Depth meditators claim to have a weapon with which to fight drug abuse in the form of japa, repetition of mantra. According to medical professor Herbert Benson and physiologist Robert Wallace the longer one practices meditation the less he has to do with just about any kind of drug, whether it be marijuana, LSD, amphetamines, barbiturates, narcotics or even alcohol and cigarettes. The two researchers noticed the decreased drug abuse in those people who meditate, while studying the physiological effects of japa on the body. A questionnaire was used to check their observation in 1,800 people. Their results showed that after an average of 21 months of regular meditation, the proportion of marijuana smokers in their survey had decreased from 78% to 12%; LSD users: 48% to 3%; amphetamine abusers: 30% to 1%; barbiturate abusers: 17% to 1%; and narcotic abusers: 17% to 1%. Alcohol use had dropped from 60% to 25% while cigarette smokers decreased from 48% to 16%.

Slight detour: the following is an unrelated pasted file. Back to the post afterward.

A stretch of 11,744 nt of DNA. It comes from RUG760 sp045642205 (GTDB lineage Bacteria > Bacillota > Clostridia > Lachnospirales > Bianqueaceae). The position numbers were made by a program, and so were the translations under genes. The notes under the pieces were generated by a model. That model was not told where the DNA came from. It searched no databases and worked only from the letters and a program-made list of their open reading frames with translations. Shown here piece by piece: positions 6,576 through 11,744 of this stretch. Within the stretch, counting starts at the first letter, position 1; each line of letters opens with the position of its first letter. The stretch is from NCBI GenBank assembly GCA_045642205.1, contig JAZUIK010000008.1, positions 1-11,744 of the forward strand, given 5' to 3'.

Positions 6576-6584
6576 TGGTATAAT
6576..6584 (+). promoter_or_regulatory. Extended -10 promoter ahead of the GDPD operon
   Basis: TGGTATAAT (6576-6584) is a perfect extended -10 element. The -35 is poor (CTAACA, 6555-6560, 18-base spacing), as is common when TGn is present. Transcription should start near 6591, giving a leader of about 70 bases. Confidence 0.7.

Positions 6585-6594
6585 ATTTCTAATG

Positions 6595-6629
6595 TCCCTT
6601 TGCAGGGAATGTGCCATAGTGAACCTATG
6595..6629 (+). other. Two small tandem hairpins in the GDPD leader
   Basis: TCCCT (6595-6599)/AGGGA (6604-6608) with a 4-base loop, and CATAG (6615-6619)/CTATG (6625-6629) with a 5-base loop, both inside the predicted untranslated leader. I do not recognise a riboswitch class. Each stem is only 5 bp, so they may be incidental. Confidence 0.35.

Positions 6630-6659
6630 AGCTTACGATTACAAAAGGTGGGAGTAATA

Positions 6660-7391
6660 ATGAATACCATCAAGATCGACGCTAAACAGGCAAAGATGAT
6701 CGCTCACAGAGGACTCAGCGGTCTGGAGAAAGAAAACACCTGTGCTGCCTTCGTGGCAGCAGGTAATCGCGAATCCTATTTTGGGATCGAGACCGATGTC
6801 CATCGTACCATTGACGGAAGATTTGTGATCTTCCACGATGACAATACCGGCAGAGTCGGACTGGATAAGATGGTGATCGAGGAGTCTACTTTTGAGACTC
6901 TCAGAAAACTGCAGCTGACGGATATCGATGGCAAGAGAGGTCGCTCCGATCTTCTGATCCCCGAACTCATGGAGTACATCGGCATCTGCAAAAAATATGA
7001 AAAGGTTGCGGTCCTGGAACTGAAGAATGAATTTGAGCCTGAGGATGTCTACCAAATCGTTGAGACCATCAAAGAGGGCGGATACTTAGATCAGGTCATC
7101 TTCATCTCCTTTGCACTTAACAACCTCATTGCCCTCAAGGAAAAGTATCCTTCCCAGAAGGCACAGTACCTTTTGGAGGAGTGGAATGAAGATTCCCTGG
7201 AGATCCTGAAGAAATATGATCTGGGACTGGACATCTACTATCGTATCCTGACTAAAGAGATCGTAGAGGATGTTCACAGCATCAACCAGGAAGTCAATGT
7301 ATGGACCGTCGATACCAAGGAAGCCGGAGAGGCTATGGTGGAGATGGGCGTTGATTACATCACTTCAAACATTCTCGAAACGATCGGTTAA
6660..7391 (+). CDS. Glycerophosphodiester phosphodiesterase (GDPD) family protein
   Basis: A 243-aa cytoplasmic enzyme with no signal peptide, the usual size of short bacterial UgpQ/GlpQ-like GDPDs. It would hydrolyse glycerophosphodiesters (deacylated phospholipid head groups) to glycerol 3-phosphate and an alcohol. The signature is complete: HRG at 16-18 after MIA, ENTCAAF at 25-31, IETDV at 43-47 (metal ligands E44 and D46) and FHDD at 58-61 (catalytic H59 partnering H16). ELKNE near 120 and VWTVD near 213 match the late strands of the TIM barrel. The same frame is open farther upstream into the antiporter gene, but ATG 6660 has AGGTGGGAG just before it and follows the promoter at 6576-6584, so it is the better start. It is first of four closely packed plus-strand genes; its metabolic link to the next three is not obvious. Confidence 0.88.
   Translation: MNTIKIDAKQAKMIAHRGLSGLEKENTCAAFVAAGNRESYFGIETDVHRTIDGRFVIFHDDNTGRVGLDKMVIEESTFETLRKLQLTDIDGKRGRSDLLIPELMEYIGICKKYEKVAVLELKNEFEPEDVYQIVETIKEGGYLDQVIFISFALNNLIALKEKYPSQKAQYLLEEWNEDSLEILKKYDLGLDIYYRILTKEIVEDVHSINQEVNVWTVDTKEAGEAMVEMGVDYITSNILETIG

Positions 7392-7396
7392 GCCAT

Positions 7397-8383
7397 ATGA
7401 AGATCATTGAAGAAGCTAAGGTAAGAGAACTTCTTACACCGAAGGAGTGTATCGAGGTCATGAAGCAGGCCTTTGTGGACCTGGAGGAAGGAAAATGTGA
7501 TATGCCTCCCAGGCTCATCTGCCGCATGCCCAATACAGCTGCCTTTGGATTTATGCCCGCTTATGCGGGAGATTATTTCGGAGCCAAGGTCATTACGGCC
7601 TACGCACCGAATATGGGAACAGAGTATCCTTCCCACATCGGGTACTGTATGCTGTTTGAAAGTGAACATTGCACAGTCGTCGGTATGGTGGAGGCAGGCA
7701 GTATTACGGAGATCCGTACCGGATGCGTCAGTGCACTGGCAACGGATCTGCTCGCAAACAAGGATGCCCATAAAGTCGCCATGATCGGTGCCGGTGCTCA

A report of this study was sent to the Select Committee on Crime of the American House of Representatives in which Benson stated that, "So few alternatives to hard-core drug addiction now exist that I believe further investigation of the effects of depth meditation on such addiction is warranted."
If you have an addiction, whether it is to drugs, alcohol, television, or a favourite food, use yoga to break the restrictive patterns of your life and to enter into the freedom of spontaneity.